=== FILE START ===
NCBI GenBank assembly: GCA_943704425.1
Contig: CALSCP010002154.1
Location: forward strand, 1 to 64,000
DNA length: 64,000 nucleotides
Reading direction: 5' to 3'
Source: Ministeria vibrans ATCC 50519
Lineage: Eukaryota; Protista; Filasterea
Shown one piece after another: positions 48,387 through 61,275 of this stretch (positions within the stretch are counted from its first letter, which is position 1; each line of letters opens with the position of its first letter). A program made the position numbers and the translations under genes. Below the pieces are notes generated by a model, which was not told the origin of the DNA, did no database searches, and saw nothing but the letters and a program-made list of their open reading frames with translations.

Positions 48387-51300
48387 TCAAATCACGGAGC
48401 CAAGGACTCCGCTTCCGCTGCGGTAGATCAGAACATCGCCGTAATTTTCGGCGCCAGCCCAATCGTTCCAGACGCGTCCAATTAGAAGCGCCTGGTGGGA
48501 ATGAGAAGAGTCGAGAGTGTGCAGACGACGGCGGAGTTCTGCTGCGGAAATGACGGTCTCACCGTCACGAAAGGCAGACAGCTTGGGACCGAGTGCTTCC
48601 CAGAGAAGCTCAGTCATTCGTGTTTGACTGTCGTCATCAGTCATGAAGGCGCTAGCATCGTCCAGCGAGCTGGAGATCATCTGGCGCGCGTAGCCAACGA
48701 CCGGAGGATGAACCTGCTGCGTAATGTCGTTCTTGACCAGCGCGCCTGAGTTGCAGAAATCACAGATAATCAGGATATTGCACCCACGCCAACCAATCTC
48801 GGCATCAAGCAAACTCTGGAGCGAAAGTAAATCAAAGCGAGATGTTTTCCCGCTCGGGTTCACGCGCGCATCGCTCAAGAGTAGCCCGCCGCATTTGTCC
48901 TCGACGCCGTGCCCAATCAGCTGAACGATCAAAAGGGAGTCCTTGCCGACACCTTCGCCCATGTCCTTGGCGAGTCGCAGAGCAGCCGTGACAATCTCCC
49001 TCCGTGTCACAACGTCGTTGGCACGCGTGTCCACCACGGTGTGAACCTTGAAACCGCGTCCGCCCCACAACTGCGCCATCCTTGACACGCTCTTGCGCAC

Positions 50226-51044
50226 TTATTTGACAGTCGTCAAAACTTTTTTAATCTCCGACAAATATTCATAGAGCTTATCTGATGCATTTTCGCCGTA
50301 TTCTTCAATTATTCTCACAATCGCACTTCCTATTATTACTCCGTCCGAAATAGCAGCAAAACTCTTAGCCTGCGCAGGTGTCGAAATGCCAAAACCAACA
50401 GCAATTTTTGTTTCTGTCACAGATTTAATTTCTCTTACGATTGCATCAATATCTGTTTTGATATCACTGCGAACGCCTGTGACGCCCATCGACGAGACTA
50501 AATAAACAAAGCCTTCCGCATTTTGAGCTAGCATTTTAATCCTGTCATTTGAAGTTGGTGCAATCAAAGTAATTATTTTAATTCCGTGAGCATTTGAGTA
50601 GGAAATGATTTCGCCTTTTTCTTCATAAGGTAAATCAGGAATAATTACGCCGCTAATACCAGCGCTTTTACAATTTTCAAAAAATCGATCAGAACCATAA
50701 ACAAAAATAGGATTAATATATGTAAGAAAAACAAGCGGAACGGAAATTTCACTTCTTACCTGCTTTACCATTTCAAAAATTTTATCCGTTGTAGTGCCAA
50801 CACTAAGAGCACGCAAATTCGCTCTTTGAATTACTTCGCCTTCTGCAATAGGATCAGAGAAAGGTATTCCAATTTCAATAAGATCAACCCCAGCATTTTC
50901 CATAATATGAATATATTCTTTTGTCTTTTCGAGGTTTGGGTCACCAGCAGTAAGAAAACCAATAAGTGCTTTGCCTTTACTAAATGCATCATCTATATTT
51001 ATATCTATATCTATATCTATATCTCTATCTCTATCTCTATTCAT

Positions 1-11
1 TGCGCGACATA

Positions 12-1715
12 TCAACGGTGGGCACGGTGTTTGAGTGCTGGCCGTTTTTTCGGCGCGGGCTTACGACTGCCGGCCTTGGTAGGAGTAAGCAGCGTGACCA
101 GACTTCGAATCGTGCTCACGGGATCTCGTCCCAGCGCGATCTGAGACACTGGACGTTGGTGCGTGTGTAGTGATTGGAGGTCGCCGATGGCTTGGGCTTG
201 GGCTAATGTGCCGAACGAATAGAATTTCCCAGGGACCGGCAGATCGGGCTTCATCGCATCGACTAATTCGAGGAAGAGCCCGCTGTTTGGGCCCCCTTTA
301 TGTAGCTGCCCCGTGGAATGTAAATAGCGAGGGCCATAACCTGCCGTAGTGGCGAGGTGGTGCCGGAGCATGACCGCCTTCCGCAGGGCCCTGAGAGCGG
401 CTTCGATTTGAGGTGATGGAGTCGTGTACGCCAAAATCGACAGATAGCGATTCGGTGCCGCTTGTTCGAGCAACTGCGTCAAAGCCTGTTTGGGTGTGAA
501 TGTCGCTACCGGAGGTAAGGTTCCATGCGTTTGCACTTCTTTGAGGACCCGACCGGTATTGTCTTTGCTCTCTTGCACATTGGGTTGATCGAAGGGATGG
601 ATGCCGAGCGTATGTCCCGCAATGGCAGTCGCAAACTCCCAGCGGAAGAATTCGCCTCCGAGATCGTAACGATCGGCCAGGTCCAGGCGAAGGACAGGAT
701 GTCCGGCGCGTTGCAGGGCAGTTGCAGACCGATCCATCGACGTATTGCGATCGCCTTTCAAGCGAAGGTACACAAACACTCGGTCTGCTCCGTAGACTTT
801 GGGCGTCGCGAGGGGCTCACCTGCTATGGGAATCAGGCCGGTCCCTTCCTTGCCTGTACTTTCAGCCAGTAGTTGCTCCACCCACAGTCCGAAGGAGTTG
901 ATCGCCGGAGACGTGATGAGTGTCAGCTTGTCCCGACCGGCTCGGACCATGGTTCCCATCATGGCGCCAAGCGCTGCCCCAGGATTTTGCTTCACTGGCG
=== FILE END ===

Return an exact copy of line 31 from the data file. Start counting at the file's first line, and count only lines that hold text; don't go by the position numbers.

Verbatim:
12 TCAACGGTGGGCACGGTGTTTGAGTGCTGGCCGTTTTTTCGGCGCGGGCTTACGACTGCCGGCCTTGGTAGGAGTAAGCAGCGTGACCA